National Consumer Disputes Redressal Commission (NCDRC): Justice V.K. Jain (Presiding Member) addressed the question of who can be considered a consumer under Section 2(1)(d) of Consumer Protection Act in light of trading of shares.
Complainant opened Demat Account with respondent 1 in India Infoline Ltd. Respondent 3 an employee of Respondent 1 carried out unauthorised trading of shares in his Demat Account without his consent and caused heavy losses to him.
The above-stated incident was brought to the notice of respondents 1 and 2, but they did not address the complaint.
After a loss of Rs 55,000, complainant tried to close the account but was not allowed to do so and further was carried out by respondent 3 from his Demat Account without his consent, causing him a loss of Rs 1,72,020.
In view of the above complainants approached the District Forum concerned by way of consumer complaint seeking the compensation of the above-referred amount.
Respondent 1 stated that complainant had entered into a mutual agreement with respondent 3 allowing him to trade into his account and on coming to know this, respondent 1 terminated the services of respondent 2 and 3.
Aggrieved with District Forum’s decision, an appeal was filed with State Commission wherein the appeal was allowed and the complaint was dismissed.
Analysis and Decision
Who can be said to be a consumer?
The above-stated question was considered in Springdale Core Consultants (P) Ltd. v. Pioneer Urban Land and Infrastructure Ltd., CC No. 349 of 2017, decided on 16-03-2020.
“…Trust was not a consumer within the meaning of Section 2(1(d) of the Consumer Protection Action, which excludes a person who obtains goods and services for a commercial purpose. It was held by this Commission that providing hostel facilities to the nurses was directly connected to the commercial purposes of running the Hospital and was consideration for the work done by them in the hospital.”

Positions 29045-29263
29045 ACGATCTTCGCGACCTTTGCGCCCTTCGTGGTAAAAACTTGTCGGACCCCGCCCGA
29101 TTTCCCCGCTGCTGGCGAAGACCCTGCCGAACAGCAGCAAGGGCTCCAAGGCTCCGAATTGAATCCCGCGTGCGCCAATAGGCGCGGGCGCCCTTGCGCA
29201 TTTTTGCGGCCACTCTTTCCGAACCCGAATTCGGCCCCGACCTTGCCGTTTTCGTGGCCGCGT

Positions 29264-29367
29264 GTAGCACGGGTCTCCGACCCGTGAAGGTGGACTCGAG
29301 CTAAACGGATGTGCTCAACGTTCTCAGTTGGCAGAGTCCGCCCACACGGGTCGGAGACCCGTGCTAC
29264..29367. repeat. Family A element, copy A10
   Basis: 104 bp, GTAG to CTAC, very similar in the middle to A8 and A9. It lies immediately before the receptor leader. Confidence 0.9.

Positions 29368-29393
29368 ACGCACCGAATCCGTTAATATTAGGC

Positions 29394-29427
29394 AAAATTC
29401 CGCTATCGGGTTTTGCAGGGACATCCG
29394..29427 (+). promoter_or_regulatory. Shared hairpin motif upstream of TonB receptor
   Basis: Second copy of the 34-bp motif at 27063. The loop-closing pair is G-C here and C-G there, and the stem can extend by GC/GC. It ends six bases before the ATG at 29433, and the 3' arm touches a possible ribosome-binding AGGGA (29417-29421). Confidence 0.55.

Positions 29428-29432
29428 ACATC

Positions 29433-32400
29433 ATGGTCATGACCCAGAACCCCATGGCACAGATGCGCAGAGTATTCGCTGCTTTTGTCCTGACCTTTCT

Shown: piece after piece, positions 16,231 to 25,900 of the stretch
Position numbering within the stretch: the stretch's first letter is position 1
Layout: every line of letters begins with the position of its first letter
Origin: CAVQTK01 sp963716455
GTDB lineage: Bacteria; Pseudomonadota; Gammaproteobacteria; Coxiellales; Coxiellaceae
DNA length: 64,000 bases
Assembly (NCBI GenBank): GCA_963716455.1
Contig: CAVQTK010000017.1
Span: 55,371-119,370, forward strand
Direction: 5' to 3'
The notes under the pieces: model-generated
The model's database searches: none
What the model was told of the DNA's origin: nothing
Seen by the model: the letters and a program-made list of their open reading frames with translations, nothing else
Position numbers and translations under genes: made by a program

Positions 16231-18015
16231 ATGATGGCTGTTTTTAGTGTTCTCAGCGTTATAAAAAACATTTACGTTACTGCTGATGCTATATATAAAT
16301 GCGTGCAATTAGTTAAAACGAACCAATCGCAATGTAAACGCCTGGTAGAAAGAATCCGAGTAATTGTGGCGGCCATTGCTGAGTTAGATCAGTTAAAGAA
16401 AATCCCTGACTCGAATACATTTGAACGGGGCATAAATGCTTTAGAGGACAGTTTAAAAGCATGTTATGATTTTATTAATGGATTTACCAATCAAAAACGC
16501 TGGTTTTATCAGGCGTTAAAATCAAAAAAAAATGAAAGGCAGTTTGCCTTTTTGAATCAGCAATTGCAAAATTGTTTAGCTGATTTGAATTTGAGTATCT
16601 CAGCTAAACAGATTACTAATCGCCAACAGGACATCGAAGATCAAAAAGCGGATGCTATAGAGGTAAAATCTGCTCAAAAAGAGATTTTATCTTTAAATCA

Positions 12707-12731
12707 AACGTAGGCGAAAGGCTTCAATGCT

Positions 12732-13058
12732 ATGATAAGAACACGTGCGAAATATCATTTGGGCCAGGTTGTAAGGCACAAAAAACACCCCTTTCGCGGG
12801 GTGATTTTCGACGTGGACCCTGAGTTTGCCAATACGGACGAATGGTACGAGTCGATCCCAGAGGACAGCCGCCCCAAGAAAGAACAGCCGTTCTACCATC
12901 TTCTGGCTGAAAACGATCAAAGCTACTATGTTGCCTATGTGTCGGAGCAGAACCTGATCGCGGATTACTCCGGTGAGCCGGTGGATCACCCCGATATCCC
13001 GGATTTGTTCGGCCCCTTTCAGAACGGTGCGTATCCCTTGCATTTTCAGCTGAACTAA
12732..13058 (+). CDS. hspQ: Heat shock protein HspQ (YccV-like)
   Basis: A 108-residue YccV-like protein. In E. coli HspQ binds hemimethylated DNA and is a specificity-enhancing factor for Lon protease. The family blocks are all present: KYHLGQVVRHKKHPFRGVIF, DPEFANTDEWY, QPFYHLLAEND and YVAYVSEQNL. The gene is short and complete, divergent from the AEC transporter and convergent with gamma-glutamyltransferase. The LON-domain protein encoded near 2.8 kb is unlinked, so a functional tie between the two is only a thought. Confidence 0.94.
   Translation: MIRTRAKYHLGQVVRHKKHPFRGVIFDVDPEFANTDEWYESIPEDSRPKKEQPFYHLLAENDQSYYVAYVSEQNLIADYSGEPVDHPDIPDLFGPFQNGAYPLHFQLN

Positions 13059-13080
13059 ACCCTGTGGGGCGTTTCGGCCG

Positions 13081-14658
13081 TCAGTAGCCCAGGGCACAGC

Bench observed that there was no evidence of the complainants trading in the shares on a large scale. Complainants were stated to be in service though, in the account opening form, they had claimed to be in business.
No evidence or even allegation of the complainants was found carrying out large scale trading in stocks and shares.
If a person engaged in a business or profession other than regular trading in shares, open a Demat Account and occasionally carries out trading in shares, it cannot be said that the services of the broker were hired or availed by him for a commercial purpose, the scale of such trading by a casual investor being very low. Such a person cannot be said to be in the business of buying and selling shares on a regular basis.
In view of the above, the Commission held that the complainants were consumers within the meaning of Section 2(1)(d) of the Consumer Protection Act.
Whether the trading by respondent 3 in the Demat Account of the complainants was done with the consent of the complainants or it was done unauthorizedly without their consent and without instructions from them?
Commission on perusal of the letter dated 20-10-2009, stated that respondent 3 was trading without instructions from the complainants and that is why he promised to the complainant that he would be responsible in case his losses were to increase.
With regard to the alleged private agreement between respondent 3 and complainant, no evidence was found.
Hence, in view of the above-stated discussion, Commission held that respondent 3 has caused loss to the complainant by unauthorised trading in his Demat Account, therefore he is responsible to compensate the complainant.
Being the employer of respondent 3 and being the broker with whom the Demat Account was opened, respondent 1 was equally liable to compensate the complainants.[Vaman Nagesh Upaskar v. India Infoline Ltd., 2020 SCC OnLine NCDRC 469, decided on 28-10-2020]
Counsel for the Petitioner: Advocate Astha Tyagi
Counsel for the Respondent 1: Advocate Ajit Rajput